In October, Bloomberg published a useful report on Russian disinformation efforts targeting the EU and with a particular emphasis on Russian-backed media operations such as RT (formerly Russia Today) and Sputnik. The report begins:
Since news first broke that Russian opposition leader Alexey Navalny had been poisoned with a nerve agent, some of the most popular coverage in Germany has come from Kremlin-funded outlets questioning Berlin’s efforts to blame Moscow for the attack. RT Deutsch’s stories denouncing the accusations as shrill and hypocritical ranked among the top 10 most shared sources on German-language social media on the subject, registering more engagement than official government statements or coverage in mainstream outlets like Welt, Bild and broadcaster ZDF, according to analysis by the European Union covering the period since the August attack. The popular Kremlin-backed posts were just a part of a flood of stories from Russian state media across Europe that sought to cast doubt on the official German account, pushing unsubstantiated alternatives ranging from allegations Navalny’s poisoning was a western intelligence plot to claims he did it to himself. Echoing Russian officials’ statements, the torrent was picked up by some German politicians, as well.More than five years after Europe began trying to combat Russian disinformation in earnest, the Kremlin’s campaigns are still hitting their targets. Alongside overt operations that take advantage of an information landscape that makes people distrustful and willing to buy into conspiracy theories, Moscow’s outlets have steadily adapted their tactics to evade efforts to combat them, often using local media and writers to avoid detection and reach receptive audiences. The EU’s focus on exposing Russian disinformation hasn’t succeeded in substantially limiting its reach. “The Kremlin remains largely undeterred in using disinformation as a political weapon,” said Monika Richter, a senior director at Counter Action and former EU official at the East Stratcom Task Force. “The EU still predominantly tackles disinformation as a tech governance challenge — but it is also a geopolitical security threat.”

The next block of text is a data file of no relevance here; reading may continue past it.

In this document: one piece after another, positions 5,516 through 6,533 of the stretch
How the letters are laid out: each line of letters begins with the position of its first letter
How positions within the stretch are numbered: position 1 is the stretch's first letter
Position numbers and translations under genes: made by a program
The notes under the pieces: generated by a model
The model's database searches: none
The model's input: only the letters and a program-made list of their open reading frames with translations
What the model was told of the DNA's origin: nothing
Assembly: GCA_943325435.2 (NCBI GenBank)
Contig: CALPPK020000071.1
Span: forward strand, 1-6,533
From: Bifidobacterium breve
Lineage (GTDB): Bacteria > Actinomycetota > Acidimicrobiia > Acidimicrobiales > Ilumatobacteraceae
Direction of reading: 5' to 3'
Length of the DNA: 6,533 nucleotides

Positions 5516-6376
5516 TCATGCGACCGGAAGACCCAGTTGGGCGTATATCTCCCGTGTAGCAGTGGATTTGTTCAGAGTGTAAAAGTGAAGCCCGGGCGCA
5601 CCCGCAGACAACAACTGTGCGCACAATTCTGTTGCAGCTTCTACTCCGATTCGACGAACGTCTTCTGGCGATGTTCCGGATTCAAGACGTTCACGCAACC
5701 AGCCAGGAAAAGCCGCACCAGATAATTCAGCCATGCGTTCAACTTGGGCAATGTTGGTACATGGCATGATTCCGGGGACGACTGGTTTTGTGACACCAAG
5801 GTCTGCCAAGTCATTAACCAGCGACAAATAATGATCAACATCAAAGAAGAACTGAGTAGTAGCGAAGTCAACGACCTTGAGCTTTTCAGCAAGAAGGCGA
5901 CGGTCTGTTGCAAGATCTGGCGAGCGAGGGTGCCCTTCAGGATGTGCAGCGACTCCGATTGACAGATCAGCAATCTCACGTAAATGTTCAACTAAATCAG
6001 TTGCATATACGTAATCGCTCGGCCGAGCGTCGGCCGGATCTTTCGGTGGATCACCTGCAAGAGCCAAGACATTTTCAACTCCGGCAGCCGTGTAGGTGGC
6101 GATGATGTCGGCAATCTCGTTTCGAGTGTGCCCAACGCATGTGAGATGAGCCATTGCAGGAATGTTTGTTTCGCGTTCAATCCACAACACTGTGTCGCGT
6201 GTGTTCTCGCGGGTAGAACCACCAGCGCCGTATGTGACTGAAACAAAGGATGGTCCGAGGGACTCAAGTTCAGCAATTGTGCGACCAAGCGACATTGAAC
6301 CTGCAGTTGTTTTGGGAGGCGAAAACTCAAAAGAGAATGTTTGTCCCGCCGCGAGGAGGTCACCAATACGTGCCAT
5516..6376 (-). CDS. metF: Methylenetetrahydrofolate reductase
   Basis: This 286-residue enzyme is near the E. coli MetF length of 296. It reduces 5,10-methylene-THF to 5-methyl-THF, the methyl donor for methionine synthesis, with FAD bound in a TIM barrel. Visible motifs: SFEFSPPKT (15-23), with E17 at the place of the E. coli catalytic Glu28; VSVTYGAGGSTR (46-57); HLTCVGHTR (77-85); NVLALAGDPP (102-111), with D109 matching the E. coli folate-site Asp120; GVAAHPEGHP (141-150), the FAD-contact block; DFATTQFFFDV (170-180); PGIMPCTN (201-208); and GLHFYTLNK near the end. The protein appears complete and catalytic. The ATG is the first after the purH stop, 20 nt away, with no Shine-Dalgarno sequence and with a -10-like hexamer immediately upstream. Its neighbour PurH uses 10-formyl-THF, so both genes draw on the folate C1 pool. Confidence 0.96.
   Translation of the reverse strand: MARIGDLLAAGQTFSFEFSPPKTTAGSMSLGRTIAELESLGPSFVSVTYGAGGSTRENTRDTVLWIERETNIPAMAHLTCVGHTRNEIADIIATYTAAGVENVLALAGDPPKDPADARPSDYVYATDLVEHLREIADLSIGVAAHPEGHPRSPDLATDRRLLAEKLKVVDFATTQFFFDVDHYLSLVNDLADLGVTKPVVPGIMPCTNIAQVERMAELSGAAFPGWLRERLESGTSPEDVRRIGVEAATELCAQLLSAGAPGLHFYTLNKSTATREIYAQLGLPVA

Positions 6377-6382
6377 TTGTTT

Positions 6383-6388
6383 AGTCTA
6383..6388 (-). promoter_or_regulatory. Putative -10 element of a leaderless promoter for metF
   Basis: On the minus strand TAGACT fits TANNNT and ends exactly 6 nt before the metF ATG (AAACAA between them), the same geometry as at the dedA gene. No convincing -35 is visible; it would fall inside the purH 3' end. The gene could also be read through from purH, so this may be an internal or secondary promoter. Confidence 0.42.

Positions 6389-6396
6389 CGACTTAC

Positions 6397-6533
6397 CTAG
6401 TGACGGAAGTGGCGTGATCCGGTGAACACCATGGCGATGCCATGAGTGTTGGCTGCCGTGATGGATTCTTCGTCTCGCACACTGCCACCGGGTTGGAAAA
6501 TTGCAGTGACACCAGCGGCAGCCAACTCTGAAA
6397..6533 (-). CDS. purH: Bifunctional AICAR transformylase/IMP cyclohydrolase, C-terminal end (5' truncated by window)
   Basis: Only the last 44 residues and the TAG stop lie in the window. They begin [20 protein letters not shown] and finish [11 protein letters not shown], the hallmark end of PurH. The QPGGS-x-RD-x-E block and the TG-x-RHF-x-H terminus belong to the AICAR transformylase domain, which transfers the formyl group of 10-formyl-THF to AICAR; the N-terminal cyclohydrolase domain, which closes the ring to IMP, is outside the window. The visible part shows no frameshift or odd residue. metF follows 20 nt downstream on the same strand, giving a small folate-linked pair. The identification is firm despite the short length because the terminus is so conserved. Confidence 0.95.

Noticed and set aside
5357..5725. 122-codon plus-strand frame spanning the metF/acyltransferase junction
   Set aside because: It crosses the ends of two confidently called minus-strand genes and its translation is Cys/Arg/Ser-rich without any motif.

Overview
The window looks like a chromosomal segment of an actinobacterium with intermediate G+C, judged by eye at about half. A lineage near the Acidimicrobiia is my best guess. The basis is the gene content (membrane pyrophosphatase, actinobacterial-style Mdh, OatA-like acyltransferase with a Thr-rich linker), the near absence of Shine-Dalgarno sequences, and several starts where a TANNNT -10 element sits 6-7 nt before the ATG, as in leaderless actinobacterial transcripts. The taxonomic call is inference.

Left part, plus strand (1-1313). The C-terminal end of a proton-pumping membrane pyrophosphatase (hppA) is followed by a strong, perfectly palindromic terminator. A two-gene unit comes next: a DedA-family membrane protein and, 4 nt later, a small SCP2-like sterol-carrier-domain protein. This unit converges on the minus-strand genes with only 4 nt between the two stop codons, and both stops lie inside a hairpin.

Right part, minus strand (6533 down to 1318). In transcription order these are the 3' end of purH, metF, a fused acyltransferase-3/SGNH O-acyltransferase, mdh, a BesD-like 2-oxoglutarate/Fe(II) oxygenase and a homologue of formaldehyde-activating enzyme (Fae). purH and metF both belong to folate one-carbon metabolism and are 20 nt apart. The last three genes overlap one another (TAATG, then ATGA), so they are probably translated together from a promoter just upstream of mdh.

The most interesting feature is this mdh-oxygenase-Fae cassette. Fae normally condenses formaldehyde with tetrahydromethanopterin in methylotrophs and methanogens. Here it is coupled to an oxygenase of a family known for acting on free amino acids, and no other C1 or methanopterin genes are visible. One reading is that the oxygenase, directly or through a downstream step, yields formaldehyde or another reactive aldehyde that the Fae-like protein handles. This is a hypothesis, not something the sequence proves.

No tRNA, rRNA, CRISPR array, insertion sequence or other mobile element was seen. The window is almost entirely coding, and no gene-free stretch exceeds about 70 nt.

Read the rest here.
Recent Global Influence Operations Report (GIOR) reporting on Russian backed media has included:
- A report on a study by the Alliance for Securing Democracy that said such media focused on four key themes: the sad state of U.S. political culture, criticism of the U.S. media, divisions in the Democratic party, and Trump’s refusal to condemn white supremacy.
- A report on an RT OpEd that responded to the US Presidential election results by suggesting that “US democracy really is in its death throes.”
- A report on an RT article claiming that the social media platform known as Parler is struggling with a massive inflow of new users resulting from what RT characterizes as” Twitter’s latest round of censorship.”